Sheriff's Office: Marijuana growths an escalating problem

Photo courtesy of the Walker County Sheriff's OfficeThe Walker County Sheriff's Office uncovered an illegal marijuana growing operation off FM 2989 in the northern portion of the county last Friday. More than 5,200 plants valued at approximately $7.8 million were seized.

When authorities crack down on illegal drugs coming across the border, smugglers come up with new and inventive ways to get their product into the United States. A growing trend law enforcement agencies are having to deal with takes border patrol and customs agents out of the picture completely.

The Walker County Sheriff's Office was alerted last Friday to a massive illegal marijuana growing operation in a rural portion of the county off FM 2989 north of Huntsville. More than 5,200 plants valued at approximately $7.8 million were discovered spread out across 10 to 20 acres in a heavily wooded area.

"The cartels are getting smarter," Capt. Tim Whitecotton with the Walker County Sheriff's Office said Wednesday. "All you have to do is get on Google and type any county — Walker, Madison, Polk, San Jacinto — in East Texas and marijuana bust and you will see that there are major operations like this all over. The cartels find remote places where there is not a lot of activity and send some guys out in the woods to start growing marijuana. All they need is an adequate water supply."

This marijuana growth was uncovered when an employee was out surveying land for a timber company about three-quarters of a mile off FM 2989. Investigators found three gas-operated water pumps, which were pulling water from a creek and providing it to the plants through "miles and miles" of hoses, Whitecotton said.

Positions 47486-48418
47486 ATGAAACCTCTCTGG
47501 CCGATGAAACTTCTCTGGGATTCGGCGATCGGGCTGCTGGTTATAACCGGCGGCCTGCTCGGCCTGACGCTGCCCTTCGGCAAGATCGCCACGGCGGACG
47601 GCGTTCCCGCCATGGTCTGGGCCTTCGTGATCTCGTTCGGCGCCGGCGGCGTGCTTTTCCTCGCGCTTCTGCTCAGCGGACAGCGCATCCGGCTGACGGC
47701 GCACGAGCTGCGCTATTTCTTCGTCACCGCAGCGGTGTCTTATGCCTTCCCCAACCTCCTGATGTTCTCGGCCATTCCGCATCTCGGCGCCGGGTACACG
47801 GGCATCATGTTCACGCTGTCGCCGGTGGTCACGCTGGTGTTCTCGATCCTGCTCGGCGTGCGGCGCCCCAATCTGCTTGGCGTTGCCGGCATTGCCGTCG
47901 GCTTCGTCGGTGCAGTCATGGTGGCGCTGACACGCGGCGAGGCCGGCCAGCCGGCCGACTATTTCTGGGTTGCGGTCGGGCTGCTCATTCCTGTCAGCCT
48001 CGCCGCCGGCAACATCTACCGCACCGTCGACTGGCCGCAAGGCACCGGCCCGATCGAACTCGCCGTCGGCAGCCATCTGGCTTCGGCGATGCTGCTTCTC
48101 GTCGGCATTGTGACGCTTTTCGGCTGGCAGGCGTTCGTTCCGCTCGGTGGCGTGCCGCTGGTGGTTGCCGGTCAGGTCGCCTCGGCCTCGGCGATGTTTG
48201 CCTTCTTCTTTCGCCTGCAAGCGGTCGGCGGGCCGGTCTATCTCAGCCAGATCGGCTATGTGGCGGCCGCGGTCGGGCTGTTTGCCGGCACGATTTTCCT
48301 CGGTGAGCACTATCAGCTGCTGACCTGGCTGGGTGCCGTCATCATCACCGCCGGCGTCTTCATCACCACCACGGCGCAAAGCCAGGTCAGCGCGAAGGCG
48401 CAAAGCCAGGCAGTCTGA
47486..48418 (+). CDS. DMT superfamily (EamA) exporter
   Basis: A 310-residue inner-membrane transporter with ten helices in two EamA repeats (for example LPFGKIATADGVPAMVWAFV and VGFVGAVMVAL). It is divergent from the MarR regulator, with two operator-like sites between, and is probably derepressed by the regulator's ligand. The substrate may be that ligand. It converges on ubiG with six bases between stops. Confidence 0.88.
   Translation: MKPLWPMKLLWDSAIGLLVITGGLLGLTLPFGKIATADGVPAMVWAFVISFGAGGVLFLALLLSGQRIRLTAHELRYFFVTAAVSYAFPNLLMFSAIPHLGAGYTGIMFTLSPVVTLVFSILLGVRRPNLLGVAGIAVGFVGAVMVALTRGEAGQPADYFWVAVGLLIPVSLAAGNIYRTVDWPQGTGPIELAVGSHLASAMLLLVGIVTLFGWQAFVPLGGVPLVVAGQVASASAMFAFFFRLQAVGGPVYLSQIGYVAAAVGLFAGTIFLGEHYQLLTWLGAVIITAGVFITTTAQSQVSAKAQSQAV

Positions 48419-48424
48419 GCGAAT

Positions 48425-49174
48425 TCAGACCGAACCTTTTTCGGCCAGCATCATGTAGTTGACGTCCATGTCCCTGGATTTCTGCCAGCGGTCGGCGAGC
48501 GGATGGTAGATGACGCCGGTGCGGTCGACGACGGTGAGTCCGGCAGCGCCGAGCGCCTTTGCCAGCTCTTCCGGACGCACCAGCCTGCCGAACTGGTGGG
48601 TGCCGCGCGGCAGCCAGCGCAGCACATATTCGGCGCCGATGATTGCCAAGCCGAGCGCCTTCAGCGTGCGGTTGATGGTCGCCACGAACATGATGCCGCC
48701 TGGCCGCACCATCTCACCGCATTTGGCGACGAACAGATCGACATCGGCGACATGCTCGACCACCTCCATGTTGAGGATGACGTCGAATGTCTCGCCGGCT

When authorities first arrived at the scene, they encountered a Hispanic male about 6 foot, 2 inches tall in his late 20s or early 30s who fled the scene on foot. Deputies also found a campsite.

"It used to be easier to find large growths like this because they would just plant them in an open field and they were easy to see while searching from the sky," Whitecotton said. "Now they plant them in smaller clumps close to trees and around brush where they can still get sunlight. They camp out in the woods the entire time to fertilize the plants and tend to them.

"They do not do anything to draw attention. No fires. They eat canned goods and leave the trash everywhere. We found a lot of empty Ensure drinks laying around. And they have handlers who put supplies in bags and toss it on the side of the road so it just looks like bags of trash someone threw out."

The Sheriff's Office took down a similar operation in the county almost five years ago. With the assistance of multiple agencies, 2,560 marijuana plants were located on a piece of property in southeast Walker County valued at close to $4 million.

A semi-automatic rifle was also recovered in that bust.

“I would like to encourage people to be aware of their surroundings for their safety because there could be suspects growing dope out there,” Sheriff Clint McRae said. “We don’t want them to get into legal trouble if there is illegal substances growing on their property. If you see something suspicious, call the appropriate authorities immediately and let us handle it. These people sitting on these illegal sites can be armed and dangerous."

For more information or to report suspicious activity, contact the Walker County Sheriff’s Office at (936) 435-2400.

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